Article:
UAlberta students get master class in world music
(Edmonton) A group of University of Alberta music students will get a profound academic experience when they share the stage with a Grammy award-winning guitarist from India.
But the show isn’t the only experience the students will come away with. Bhatt and his tabla player, Subhen Chatterjee, have spent about a week at the U of A teaching a master class, playing and demonstrating Indian classical music to students and faculty. The creator of his instrument, the Mohan Veena—a slide guitar—Bhatt spent an evening tutoring students with the ensemble and listening to the group’s take on some of his compositions.
“They are very good students, very enthusiastic. They quickly grasped what I was teaching them. I had a good rapport. I was happy to see them play my compositions,” Bhatt says.
Indian Music Ensemble director Sharmila Mathur had prepared the students beforehand, but she says she was still quite anxious about how they would handle the music in Bhatt’s presence—partly because her association with Bhatt goes back many years.
“My mother learned singing from his mother, and I started learning the sitar from him,” Mathur says. “There’s a lot of improvisation in Indian classical music, so when you learn from your guru—your teacher—you take his style of playing with you and subconsciously pass that style on to your students. So I’m really keen to hear what he says about my students because this time they’re playing his composition. I want to hear his views, and his style of playing that I’ve passed on to students. So this was like a test.”
In this case, Mathur’s guru says she passed.
“Whatever I knew I taught her,” Bhatt says. “The students played very well and I’m impressed with their performance, quite a bit. They have grasped the Indian traditional classical music in their performance,” he says.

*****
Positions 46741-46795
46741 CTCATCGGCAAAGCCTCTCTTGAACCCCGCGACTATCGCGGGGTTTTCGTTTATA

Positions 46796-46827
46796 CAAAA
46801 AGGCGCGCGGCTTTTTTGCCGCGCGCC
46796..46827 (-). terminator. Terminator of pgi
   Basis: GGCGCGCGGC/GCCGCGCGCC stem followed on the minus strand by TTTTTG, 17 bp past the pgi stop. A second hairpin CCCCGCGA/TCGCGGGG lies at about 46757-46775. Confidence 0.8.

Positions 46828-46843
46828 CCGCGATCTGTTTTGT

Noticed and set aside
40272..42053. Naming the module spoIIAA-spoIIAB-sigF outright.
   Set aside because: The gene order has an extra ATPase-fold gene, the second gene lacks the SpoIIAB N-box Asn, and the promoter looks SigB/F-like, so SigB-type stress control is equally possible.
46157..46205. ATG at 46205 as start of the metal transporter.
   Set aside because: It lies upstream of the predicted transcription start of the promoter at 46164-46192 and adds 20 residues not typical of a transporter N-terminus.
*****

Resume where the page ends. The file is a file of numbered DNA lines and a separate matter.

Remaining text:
Bhatt says the source for Indian classical music is often the artists’ imagination, not the musical notation. “It is completely based on the improvisation of the musician, it’s not written. We don’t rehearse at home and play, not at all,” he says. “Creativity takes an important role when playing this music. More than 80 per cent of playing is from the imagination and improvisation of the artist at the time of performance.”
But he’s certain the students, whom he says won’t be playing with a score on Friday either, will live up to expectations. “The ensemble is a good opportunity to build on their skills. I’m confident they will do well; I’ve heard their practice and they did a good job,” he says.
The concert, organized by Folkways Alive! and sponsored by a community group, Raga Mala, and the music department, is an example of the university strengthening its relationship with diverse communities, says Jonathan Kertzer, director of Folkways Alive!
“It’s a very important part of my job, which is to work with communities in Edmonton,” Kertzer says. “Smithsonian Folkways has always had a strong involvement in communities of all kinds. And we’re trying to build those bridges with communities all the time.”
“It’s great to have an artist of this stature here,” Kertzer says. “This is a great example of a very highly developed musical style that many people may not know about that could be of interest to the general community, and not just the Indian community. We need young people to be interested in this music, and having someone like Bhatt could be inspirational for students, and attract them to this university.”